Each team is given an up-and-coming musical, and tasked with producing a backer's audition for potential investors. One project manager admits to knowing nothing about musical theatre, but then sends...
In each pulse-racing "Fear Factor" episode, contestants (sometimes solo, often paired with spouses, siblings or best friends) recruited from across the nation must decide if they have the ... See full summary »
"The Apprentice" is a 15-episode unscripted drama in which 16 candidates from all walks of life, including both Ivy League MBA graduates and street entrepreneurs with no college education, will endure rigorous tasks each week while living together in a hip Manhattan loft apartment. The tasks will test their intelligence, chutzpah and street-smarts. They will face the challenges of living in close quarters and must compete sometimes humorous but always difficult job assignments and will be forced to think outside the box in order to outshine each other to get to the top. Upon their arrival to New York City (some for the very first time), the 16 candidates will be rushed over to Trump Tower to meet with Donald Trump, the centerpiece and driving force of this series. After splitting the group into two teams of 8, Trump then issues the first task. Teams will be given time constraints for each task and they will be observed by either Trump himself or members of his staff at every moment ... Written by
Series creator Mark Burnett originally conceived of the contestants in the first season being divided into college graduates vs. those who finished only high school. However, of those who applied to be on the show there were not enough credible contestants who did not graduate from college. As a result, the teams were instead divided into males and females. The popularity of the show caused a very large number of people to apply to be contestants and the producers were then able to choose a full team with only those with high school educations that was more or less evenly matched with those who graduated from college. This became the premise of the competition in the third season. See more »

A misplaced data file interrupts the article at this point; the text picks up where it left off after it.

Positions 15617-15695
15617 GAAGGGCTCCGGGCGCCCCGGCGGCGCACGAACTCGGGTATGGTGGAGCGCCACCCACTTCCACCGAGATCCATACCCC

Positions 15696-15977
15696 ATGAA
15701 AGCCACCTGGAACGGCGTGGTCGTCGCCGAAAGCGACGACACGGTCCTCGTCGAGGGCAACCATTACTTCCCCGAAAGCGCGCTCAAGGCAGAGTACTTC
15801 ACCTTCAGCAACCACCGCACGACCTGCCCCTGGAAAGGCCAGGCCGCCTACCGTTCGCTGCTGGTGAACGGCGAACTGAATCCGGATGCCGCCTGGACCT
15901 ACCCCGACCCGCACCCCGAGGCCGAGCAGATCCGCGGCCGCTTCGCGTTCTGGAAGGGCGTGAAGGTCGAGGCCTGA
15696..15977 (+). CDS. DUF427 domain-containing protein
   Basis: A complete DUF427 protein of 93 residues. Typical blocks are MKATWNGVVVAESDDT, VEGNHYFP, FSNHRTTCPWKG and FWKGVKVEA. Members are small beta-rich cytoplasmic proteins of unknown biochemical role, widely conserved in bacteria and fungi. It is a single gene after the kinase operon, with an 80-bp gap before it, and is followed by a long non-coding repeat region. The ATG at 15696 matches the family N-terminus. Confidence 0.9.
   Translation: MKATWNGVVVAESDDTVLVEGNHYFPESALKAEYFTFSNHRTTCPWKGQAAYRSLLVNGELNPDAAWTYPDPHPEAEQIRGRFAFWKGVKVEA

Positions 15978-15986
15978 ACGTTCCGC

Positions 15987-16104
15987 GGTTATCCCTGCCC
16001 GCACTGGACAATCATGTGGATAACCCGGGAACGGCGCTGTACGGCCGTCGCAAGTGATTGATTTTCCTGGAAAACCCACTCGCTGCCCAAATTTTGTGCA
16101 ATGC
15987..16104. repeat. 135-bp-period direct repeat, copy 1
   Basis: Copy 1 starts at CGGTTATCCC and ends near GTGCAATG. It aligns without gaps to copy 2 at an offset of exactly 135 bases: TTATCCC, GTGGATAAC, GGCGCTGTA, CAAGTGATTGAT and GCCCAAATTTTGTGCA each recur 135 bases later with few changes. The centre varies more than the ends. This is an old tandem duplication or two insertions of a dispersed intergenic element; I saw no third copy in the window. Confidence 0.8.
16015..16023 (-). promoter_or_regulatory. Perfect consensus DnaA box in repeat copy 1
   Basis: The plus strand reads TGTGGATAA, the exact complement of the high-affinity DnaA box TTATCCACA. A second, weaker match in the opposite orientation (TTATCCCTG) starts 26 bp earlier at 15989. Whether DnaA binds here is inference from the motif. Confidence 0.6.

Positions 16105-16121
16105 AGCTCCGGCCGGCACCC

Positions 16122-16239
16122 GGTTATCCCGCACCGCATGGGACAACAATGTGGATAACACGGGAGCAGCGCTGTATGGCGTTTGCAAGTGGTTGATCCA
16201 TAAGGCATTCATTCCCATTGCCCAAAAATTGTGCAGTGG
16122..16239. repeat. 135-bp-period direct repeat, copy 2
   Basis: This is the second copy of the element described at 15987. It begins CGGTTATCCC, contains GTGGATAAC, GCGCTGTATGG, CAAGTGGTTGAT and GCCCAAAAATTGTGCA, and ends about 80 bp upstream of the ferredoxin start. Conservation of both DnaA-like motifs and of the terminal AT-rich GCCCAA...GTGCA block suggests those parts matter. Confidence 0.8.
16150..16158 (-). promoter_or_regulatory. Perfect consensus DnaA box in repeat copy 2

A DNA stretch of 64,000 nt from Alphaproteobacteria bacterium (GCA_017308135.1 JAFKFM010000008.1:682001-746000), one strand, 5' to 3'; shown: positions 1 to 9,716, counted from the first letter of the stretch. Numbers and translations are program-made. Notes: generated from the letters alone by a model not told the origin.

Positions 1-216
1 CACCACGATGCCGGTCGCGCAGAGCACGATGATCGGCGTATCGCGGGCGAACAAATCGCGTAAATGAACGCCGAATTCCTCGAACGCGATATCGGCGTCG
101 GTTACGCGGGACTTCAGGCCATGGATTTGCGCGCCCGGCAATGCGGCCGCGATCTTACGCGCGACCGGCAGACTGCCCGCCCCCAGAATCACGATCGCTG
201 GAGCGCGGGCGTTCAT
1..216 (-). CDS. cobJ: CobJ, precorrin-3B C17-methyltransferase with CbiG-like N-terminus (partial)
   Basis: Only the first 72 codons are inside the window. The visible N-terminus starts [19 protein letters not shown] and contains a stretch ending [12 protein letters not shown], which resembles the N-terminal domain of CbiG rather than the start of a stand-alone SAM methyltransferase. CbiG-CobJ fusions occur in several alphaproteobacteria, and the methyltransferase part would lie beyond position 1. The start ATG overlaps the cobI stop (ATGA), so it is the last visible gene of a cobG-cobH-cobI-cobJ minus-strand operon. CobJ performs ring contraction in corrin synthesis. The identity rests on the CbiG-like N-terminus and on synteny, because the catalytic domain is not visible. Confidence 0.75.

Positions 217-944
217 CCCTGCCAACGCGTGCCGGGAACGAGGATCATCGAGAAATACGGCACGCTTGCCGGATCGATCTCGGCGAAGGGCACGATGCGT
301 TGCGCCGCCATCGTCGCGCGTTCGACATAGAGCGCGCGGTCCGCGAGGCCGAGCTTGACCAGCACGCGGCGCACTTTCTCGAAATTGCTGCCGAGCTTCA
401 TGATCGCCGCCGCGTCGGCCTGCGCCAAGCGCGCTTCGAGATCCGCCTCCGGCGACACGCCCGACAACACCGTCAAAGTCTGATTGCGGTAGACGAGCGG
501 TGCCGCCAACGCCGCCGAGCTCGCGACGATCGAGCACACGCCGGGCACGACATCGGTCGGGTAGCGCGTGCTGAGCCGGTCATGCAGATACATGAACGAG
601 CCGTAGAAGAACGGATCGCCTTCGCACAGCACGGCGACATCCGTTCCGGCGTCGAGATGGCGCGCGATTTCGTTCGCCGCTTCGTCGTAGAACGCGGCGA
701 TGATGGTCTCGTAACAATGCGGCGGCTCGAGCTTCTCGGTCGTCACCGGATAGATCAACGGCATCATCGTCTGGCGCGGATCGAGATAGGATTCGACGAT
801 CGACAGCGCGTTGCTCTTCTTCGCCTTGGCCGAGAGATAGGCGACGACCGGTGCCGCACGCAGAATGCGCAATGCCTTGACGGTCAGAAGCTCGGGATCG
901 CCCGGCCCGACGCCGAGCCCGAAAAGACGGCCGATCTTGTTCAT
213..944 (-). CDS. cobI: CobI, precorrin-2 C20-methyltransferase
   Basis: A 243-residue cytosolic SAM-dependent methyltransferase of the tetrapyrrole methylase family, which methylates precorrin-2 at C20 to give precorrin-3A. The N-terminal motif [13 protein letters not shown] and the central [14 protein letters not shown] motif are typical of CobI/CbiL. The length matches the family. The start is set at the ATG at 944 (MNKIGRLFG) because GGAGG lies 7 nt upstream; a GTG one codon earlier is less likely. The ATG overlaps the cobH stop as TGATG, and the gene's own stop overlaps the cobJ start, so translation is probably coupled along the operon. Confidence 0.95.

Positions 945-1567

In the episode where Audrey is fired, she is seen in the boardroom and lobby wearing a dress. When she walks out onto the street and into the taxi, she is clearly wearing pants. See more »
I bet you Gene Simmons and Vincent Pastore negotiated in advance how many episodes they would be willing to appear in. Isn't just too contrived for Gene to switch to the ladies team and then throw himself on his sword? And Big Pussy? What the hell was that "look at me, I'm a rat!" double episode crap? All that cliché mafia banter- COME ON! The big names voted off just happened to already have received money for their charity and got a custom tailored exit. Hmm... This is not reality but staged drama! Mark Burnett's other show, "Survivor" also raised questions for me when Johnny Fairplay stages his departure when he clearly had just a short time before his child is to be born.
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